Financial guru and Director of Research for BAM Larry Swedroe is not a big fan of active management.
Swedroe recently had a mini-debate with David Barse, CEO of Third Avenue Management, on Bloomberg GO on the topic of active versus passive investing. He decided to continue the debate in a written format, where he could take the time to provide more detailed argumentation and evidence regarding Third Avenue’s supposed “success” as an active investing firm.
Brook Asset Management was up 7.27% for the first quarter, compared to the MSCI GBT TR Net World Index, which returned 3.96%. For March, the fund was up 1.1%. Q1 2021 hedge fund letters, conferences and more In his March letter to investors, which was reviewed by ValueWalk, James Hanbury of Brook said returns during Read More
Swedroe – Appropriate benchmarks for comparison
Given that Third Avenue calls itself a “value investor” in the tradition of Ben Graham, Swedroe argues that it is only appropriate to compare the returns of their funds to value indexes, not market indexes such as the S&P 500. In fact, most ideally for an apples to apples comparison, Third Avenue’s actively managed value funds should be stacked up against comparable passively managed value funds (with costs and trading expenses) across the same asset classes.
Swedroe decided the best way to find out if Third Avenue is really outperforming passively managed funds is to compare the returns of the Third Avenue Small Cap Value Fund (TASCX), the Third Avenue International Value Fund (TAVIX) and the Third Avenue Value Fund (TAVFX)—to the comparable funds run by Dimensional Fund Advisors, and, where available, to a comparable Vanguard index fund. (Swedroe notes that his employer Buckingham recommends DFA funds for most client portfolios.)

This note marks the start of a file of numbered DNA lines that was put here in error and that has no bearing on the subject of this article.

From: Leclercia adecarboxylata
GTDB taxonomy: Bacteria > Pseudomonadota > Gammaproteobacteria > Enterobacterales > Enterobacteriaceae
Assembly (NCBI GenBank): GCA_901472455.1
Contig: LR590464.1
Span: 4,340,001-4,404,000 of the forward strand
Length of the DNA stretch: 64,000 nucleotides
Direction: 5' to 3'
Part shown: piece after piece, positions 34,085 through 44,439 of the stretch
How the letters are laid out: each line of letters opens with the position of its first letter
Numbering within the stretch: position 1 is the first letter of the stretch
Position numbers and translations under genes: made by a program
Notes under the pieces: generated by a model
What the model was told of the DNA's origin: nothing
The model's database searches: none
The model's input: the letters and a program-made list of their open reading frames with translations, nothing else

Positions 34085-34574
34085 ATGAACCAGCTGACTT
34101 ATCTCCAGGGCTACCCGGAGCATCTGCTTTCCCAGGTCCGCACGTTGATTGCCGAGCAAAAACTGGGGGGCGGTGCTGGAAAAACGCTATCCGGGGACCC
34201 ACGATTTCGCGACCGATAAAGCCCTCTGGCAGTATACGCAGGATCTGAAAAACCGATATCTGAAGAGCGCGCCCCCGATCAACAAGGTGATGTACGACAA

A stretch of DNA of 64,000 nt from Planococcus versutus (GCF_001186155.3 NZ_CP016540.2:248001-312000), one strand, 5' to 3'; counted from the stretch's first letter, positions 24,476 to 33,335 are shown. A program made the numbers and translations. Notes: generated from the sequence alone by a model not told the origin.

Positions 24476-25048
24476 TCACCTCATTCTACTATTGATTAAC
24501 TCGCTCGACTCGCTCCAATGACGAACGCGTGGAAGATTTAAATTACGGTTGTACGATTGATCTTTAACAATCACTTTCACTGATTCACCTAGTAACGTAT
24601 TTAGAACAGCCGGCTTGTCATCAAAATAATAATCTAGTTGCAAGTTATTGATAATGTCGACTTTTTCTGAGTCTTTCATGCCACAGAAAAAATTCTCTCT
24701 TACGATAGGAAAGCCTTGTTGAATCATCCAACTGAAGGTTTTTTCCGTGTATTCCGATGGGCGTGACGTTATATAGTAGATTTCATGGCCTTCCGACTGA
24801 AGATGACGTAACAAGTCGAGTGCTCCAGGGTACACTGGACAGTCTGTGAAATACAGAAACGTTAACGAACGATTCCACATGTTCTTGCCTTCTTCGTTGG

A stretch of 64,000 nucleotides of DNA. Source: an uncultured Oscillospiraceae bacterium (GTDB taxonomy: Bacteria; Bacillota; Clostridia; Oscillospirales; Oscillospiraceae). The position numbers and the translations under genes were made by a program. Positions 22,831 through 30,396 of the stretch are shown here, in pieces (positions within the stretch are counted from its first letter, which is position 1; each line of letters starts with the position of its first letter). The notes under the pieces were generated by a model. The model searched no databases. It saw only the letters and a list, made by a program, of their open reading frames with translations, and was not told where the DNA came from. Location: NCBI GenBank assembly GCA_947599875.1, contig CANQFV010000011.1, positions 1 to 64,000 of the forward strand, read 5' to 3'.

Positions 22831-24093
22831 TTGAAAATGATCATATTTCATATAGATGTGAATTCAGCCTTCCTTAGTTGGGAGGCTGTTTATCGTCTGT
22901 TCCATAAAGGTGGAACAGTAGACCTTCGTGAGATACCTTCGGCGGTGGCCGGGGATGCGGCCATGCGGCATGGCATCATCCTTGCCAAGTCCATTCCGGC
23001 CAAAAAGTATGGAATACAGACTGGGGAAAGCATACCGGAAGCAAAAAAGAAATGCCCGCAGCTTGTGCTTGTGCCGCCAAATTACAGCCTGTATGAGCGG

Weak results compared to benchmarks and no alpha
Keep in mind that Morningstar classifies TASCX as a small value fund. For the 10- and 15-year periods ending October 13, 2015, TASCX produced a return of 5.20% annually and 8.34% annually, respectively. However, the fund’s percentile rankings over those periods were 90 and 91, meaning TASCX fund underperformed all but 10% of small value funds.
Of note, DFA’s U.S. Small Cap Value Fund generated a 7.49% annual return over the 10-year period (beating TASCX by an average of 2.29% a year) and 10.94% per year over the 15-year period (beating TASCX by an average of 2.60% a year).
The Vanguard Small Cap Value Index Fund also outperformed TASCX. Over 10- and 15-year periods, the Vanguard small cap value fund returned 8.37% per year (outperforming TASCX by 3.17% annually) and 9.92% per year (beating TASCX by 1.58% a year).
In his analysis, Swedroe also points out that TASCX is mostly a domestic fund, but it can and does occasionally international stocks (non-U.S. stocks currently represent close to 5% of assets). The ability to purchase international stocks when they look like a better value should be a big edge for TASCX, but apparently not. By the same token, DFA’s International Small Cap Value Fund also beat TASCX over both periods, producing a 6.31% per year over the 10-year period (compared to 5.20% for TASCX) and 11.16% a year over the 15-year period (relative to an average of8.34% for TASCX).
Swedroe goes on to hammer other underperforming Third Avenue funds in his analysis, and then slams Third Avenue in the conclusion to his blog: “Not only did Third Avenue’s funds fail to outperform in each of the cases we analyzed, they underperformed by wide margins. Maybe, just maybe, alpha is a lot harder to deliver than many—including David Barse—think. The Third Avenue funds we looked at certainly weren’t generating alpha or beating appropriate benchmarks.”